How to Find the Right Gym for You

Before you sign, make sure you've done the research about your potential gym. Here's what you need to know.

March 17, 2017
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Adapted from The Men's Health Gym Bible

Joining a health club may be one of the best ways to get the results you're looking for, but joining the wrong one still remains one of the best ways to waste your hard-earned dough. With more and more clubs springing up with dollar-saving offers that seem a little too good to be true, it makes it hard to know which one's up your alley. Or which one is perfectly matched to meet your personal exercise and fitness goals.

More: The Best Beginner Workout Gym Machines

With all of the clubs to choose from, it can be hard to evaluate whether you're joining the right one. These tips can save you from choosing the wrong gym instead of the right one for you.

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Time your drive to the gym

Run a search for health clubs and the town you live and write down only those within a 15-minute radius from where you live. The rule of thumb is to invest in a gym or health club that's no more than 15 minutes from where you live. Why? Most experts agree that picking a gym that's any farther than that reduces your chances of staying committed to exercise considerably (here's what else you can do to skyrocket your gym motivation). If you typically spend more time at work than at home and figure you'll be leaving for the gym from work, then choose a gym that's 15 minutes away from your workplace instead.

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Go on tour

Some clubs will list dozens of features that they offer to make them seem like the best choice. But just because the club's ads or literature says it's fully loaded with the best equipment doesn't mean all those things actually exist. Do yourself a favor and make sure to get a list of everything the club claims it has to offer, then demand to check out each area personally.

During your tour, ask yourself these three important questions:

1. Do I really need this area?
Just because you have no interest in using their fancy Olympic-size pool or free childcare service doesn't mean you're not indirectly paying for them in the total cost of your yearly membership fee. If more than half of the services they offer aren't really what you need, there may be a different club that offers more of what youneedandlessofwhatyoudon't...atamuch cheaper membership price.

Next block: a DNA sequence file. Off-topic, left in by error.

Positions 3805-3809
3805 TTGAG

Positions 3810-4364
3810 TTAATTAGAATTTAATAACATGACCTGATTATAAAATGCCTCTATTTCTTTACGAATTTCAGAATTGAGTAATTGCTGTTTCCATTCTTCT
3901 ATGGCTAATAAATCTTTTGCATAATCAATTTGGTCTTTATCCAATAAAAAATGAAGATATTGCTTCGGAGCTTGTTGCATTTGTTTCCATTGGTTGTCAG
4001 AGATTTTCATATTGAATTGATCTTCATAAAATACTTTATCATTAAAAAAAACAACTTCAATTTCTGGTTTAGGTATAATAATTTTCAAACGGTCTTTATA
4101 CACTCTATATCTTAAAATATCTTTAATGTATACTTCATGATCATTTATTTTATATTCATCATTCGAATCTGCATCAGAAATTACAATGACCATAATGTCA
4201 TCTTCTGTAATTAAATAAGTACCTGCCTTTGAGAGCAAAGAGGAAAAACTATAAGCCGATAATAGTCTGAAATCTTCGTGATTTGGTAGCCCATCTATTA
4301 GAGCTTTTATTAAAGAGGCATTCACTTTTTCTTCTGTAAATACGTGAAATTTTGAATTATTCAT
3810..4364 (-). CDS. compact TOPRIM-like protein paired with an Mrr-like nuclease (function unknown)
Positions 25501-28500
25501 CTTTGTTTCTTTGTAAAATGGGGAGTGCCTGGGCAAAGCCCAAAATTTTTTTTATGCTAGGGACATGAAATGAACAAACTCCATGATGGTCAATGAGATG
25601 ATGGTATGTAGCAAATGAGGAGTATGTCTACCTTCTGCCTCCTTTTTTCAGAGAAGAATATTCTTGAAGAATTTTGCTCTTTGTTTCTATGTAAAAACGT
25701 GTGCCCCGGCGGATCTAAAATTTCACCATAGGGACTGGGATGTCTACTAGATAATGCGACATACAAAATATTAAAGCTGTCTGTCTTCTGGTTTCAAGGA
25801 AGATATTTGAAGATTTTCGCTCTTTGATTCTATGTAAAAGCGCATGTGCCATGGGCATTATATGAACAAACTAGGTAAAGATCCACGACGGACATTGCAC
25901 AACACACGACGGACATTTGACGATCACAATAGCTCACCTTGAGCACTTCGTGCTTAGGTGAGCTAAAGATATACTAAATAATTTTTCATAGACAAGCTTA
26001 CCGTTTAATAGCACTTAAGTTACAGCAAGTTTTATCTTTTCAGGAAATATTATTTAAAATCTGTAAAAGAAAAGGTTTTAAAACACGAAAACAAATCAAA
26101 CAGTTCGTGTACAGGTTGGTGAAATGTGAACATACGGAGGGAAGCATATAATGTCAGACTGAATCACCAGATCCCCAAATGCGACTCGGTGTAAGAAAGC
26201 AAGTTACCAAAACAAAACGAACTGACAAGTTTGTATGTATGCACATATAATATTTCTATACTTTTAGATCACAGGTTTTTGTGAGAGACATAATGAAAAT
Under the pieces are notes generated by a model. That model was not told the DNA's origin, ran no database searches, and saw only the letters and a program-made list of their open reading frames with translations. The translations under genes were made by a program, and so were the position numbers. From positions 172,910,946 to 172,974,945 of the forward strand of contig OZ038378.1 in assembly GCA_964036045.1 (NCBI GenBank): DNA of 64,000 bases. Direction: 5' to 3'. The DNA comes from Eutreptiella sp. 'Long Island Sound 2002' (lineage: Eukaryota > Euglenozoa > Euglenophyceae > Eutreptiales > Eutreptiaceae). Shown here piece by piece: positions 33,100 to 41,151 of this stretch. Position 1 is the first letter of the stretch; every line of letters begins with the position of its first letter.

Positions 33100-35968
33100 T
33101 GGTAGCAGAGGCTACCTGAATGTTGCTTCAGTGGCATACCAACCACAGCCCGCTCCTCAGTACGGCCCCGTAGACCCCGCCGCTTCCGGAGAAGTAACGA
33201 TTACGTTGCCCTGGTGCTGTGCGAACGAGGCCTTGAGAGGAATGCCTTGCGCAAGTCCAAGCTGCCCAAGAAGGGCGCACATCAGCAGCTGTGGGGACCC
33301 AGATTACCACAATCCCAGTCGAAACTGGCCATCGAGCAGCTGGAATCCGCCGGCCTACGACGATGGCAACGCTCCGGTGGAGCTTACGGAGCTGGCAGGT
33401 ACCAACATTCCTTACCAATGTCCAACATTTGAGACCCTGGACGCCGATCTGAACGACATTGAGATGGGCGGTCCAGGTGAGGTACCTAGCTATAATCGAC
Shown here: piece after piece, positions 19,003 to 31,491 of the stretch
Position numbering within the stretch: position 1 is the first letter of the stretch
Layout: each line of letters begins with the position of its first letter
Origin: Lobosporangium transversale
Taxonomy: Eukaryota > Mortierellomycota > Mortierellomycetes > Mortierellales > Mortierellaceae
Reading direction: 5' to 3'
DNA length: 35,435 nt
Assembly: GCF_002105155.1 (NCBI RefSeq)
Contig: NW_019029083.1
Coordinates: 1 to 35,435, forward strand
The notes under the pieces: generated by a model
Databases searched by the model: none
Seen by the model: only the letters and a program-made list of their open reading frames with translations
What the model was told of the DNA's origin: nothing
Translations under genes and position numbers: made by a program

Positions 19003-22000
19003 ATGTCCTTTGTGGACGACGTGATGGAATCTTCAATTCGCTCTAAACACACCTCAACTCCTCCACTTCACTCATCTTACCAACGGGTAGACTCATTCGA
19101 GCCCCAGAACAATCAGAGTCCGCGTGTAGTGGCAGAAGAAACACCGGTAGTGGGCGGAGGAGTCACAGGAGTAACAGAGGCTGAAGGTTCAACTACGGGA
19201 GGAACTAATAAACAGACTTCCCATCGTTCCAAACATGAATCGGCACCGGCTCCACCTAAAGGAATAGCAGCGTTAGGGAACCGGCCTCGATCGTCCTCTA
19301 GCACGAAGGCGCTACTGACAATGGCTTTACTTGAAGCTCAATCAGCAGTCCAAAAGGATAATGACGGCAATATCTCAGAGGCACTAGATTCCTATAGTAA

2. Is this area really as impressive as their literature or salesperson claims?
You're told they have a juice bar and a special area for stretching. But all you see is a vending machine and some mats thrown down in the darkest corner of the gym. The point: If they aren't being honest about things you can easily recognize, keep in mind that some of the features you may not see or quite understand (such as their claim that they have state-of- the-art equipment and hundreds of exercise classes) may also be exaggerations of the truth.

3. Will I be charged separately to use this area or is this service free?
Some gyms show you everything they provide, but forget to tell you that many of the services may be à la carte or part of a more expensive "gold," "platinum," "enhanced," or "upgraded" membership plan. If you see any class, service, etc., that you're interested in, ask if it's included in the membership, and if not, find out what it will cost. Then, estimate how many times you'll need to pay extra for that in a given year. Finally, remember to add that price to the total membership cost before comparing the fees with other local clubs.

More: Your Favorite Gym Equipment Is Dirtier Than a Toilet Seat

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Take a test drive

Insist on getting a free one-day pass to check out the facilities for yourself. Some gyms will even offer you up to three days--or even a full week—to try them on for size. But if they don't let you experience their facility for free, then don't bother and walk out—that alone should clue you in on their poor business practices right from the start.

Once you get a pass, you may think the smartest plan would be to check out the gym during its busiest hours (5 to 7 p.m.) to see how crowded it gets. That's fine, if that's the time you would normally go, but not if you plan on exercising at a different time during the day. Instead, go at the time you would normally work out each day.

Don't just keep track of how crowded it gets, but also pay attention to the atmosphere. It's the atmosphere that can make or break your future workouts down the road, since the mood of a gym can be the deciding factor in how often you use the facilities and how motivated you are to exercise when you're there. Because the atmosphere of any club changes every hour, depending on the classes, the clientele, and so on, just be sure that you feel the environment is as motivating during that time as you need it to be.